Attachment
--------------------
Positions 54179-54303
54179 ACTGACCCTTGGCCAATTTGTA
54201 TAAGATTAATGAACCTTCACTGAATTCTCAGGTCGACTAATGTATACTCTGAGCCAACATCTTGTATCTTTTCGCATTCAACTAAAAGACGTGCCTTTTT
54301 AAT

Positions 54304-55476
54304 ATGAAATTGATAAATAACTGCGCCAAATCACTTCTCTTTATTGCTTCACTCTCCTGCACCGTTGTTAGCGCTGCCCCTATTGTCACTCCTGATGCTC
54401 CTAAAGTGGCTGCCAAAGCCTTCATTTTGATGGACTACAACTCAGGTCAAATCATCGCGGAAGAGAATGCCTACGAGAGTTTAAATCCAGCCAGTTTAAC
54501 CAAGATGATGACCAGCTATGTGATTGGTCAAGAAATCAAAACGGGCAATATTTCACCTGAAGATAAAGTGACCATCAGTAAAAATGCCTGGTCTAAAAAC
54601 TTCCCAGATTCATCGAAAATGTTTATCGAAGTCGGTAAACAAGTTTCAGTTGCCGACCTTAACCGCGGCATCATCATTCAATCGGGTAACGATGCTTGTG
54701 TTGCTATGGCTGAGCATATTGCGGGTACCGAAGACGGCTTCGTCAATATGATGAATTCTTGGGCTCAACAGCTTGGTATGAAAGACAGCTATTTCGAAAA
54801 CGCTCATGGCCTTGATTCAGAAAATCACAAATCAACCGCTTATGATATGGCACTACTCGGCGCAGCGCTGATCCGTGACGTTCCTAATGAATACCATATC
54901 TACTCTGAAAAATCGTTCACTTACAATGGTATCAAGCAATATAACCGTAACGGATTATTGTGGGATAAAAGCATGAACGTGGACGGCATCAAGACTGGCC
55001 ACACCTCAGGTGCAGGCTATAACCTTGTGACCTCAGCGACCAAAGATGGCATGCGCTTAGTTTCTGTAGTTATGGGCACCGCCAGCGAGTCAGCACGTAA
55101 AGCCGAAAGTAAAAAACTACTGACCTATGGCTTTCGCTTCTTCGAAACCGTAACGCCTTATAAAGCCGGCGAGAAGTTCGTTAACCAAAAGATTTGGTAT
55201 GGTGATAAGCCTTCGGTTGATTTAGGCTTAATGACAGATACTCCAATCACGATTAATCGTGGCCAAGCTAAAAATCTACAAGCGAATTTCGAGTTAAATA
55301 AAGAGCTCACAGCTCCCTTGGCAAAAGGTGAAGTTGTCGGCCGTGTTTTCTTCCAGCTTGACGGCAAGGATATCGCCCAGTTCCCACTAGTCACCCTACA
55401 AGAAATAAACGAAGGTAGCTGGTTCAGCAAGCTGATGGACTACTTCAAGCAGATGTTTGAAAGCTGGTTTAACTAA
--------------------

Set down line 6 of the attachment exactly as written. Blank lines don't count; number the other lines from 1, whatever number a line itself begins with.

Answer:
54304 ATGAAATTGATAAATAACTGCGCCAAATCACTTCTCTTTATTGCTTCACTCTCCTGCACCGTTGTTAGCGCTGCCCCTATTGTCACTCCTGATGCTC